Uncountable nouns are for materials, liquids, concepts, collections, mass objects without boundaries. It is impossible to count the “uncountables” cos they are not separate objects (sugar, butter, ice, pasta, tea, bread, water). These nouns have only a singular form and thus use only a singular verb  (the cheese is/ my water was ). We can not use the article a/an with these nouns (a furniture? a toothpaste?) “Some” can be used with these singular nouns. No /s/ can be added to pluralise them.  However, in a café the waiter might say “Three teas and two waters? Right?” This implies “three cups of tea, etc”

Some nouns are countable and uncountable. Chocolate can be countable - “a box of chocolates” and uncountable - “a bar of chocolate”. Egg can be countable “Give me an egg” and uncountable “don’t spill egg on your shirt”. Uncountables can be treated like countables if they are in a container of some sort. “Three bottles of milk” “two bowls of rice”.

SUPRISING SINGULARS AND PLURALS

Tea leaf/Toronto Maple Leafs/Minnesota Lynx/Mouse/Louse/Mongoose.  ‘Tea leaf’ is cockney rhyming slang for “thief”. The normal plural “thieves” is rendered by the unusual ‘tea leafs’. A Canadian sports team is called unusually the ‘Toronto Maple Leafs’. Each team member is a “Maple Leaf”.  In Minnesota, a sports team is called the “Minnesota Lynx” (a single animal). ‘Mouse’ usually pluralises to ‘mice’, but if it means an electrical computer gadget, it pluralises to ‘mouses’. Likewise, ‘louse’ usually becomes ‘lice’ unless it means a contemptible unpleasant person, when it pluralises to ‘louses’. Mongoose does not pluralise to ‘mongeese’, but simply to ‘mongooses’.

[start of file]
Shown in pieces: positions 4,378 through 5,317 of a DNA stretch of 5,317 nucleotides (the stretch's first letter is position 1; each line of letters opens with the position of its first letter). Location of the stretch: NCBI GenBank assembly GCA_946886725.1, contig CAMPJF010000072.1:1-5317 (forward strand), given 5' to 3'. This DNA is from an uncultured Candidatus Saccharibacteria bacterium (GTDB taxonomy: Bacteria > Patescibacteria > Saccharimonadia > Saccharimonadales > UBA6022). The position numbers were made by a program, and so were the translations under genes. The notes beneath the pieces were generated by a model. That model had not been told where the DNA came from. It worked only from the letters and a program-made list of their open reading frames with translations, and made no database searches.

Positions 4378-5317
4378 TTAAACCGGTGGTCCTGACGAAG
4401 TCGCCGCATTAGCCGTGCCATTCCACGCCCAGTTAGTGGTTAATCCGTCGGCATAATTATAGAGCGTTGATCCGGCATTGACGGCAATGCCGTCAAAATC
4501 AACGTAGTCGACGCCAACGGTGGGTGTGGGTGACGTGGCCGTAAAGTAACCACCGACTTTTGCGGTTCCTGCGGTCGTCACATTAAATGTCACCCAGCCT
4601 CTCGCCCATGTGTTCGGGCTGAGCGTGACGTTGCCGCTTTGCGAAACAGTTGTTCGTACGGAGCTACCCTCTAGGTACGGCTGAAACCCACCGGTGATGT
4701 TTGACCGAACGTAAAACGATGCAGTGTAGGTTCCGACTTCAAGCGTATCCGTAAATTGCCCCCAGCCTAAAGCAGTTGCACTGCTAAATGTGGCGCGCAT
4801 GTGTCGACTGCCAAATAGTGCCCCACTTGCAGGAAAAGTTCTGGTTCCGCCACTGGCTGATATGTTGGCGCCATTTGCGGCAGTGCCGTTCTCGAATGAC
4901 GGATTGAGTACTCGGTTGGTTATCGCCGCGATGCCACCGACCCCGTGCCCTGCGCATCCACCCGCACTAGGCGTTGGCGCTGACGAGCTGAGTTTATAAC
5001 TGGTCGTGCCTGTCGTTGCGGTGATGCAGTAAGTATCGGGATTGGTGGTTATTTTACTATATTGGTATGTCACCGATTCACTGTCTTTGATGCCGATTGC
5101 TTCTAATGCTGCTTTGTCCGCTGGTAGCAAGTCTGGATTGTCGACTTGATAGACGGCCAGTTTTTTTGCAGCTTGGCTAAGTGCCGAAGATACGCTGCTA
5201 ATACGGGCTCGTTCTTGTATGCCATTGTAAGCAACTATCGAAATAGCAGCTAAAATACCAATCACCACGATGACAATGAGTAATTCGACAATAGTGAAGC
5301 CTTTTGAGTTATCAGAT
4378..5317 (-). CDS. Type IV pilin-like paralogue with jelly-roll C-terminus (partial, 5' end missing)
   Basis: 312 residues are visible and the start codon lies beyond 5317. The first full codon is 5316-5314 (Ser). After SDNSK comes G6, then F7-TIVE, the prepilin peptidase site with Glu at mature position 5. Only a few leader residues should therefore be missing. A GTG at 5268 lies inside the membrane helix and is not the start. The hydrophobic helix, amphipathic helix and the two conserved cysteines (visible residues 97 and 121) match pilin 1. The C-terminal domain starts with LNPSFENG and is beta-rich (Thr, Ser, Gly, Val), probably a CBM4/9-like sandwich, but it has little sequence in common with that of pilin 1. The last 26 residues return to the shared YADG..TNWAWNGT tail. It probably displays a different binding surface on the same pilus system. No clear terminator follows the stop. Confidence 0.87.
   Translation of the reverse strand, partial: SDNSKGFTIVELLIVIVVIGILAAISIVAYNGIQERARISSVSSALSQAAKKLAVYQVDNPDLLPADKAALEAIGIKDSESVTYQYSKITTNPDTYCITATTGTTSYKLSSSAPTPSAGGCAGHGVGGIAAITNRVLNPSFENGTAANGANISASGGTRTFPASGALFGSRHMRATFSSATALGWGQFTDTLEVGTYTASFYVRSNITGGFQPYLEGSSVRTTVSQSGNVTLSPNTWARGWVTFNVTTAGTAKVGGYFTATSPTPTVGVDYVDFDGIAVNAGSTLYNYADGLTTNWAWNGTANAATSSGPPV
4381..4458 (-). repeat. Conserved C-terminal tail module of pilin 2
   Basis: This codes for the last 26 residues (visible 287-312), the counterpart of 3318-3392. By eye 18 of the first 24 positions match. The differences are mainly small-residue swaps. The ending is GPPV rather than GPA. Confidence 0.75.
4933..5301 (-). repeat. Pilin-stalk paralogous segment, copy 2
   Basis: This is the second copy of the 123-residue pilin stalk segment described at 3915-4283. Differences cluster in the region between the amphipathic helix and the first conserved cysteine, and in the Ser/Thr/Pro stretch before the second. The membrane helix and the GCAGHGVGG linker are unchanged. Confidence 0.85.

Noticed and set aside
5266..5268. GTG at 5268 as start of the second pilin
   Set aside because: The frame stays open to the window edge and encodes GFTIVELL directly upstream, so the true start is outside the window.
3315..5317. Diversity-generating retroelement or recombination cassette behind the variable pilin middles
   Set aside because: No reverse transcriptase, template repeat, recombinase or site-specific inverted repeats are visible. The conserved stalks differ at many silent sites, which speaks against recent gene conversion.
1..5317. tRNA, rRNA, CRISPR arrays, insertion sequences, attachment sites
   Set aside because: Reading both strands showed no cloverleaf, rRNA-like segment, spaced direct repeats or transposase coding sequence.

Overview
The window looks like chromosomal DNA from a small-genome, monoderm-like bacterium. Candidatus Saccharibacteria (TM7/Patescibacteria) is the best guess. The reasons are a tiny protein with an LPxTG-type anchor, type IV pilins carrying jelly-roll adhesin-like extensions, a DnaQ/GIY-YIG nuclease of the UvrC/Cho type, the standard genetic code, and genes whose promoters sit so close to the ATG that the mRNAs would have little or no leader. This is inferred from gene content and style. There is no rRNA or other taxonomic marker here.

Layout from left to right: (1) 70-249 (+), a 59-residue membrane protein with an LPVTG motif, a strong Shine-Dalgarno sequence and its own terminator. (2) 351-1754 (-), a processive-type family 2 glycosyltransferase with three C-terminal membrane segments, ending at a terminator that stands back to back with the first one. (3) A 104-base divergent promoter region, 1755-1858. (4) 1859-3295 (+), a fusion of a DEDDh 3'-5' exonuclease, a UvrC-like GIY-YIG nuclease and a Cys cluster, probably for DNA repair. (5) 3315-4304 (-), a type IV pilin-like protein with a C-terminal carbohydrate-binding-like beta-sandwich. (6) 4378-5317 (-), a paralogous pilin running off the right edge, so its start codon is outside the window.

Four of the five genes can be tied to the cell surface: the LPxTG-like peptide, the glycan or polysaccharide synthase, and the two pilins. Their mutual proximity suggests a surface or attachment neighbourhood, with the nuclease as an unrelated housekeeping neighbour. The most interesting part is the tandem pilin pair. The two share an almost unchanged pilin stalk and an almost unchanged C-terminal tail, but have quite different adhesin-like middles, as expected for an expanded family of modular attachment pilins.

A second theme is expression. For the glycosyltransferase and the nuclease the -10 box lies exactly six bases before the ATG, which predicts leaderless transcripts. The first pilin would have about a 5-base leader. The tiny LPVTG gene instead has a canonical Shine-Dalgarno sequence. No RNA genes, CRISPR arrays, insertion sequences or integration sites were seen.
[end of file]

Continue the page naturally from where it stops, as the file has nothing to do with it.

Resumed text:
Animals in Groups

Sheep/ buffalo/deer/fish. All of these in the plural take no /s/. The pattern is consistent - 2 sheep, 13 buffalo, 100 deer, 6 fish. However, as an exception, it is also perfectly acceptable to say ‘6 fishes’. We have the choice.

Non-synonyms

Symmetric/symmetrical Symmetric is a technical term common in math or physics papers. Symmetrical is a non-technical term meaning evenly-shaped and balanced about an axis.

Electric/electrical Electric means pertaining to electricity (literally or metaphorically). Electrical means things concerning electricity – equipment, wiring, switches.

Alphabetic/alphabetical. Alphabetic relates to orderly arrangement. Alphabetical means concerning the alphabet.

Historic/historical. Historic means having an important impact. Historical means related to history and the past.

Continuous/continual. Continuous means lasting all the time without ever stopping. Continual means lasting all the time but with breaks here and there.

Sensuous/sensual. Sensuous means related to the senses. Sensual means almost the same as sexual.

Strange   numbers

Elevenses means a break around 11 o clock for a drink and maybe a snack. Fourses means a break around 4 o clock for a drink and a snack.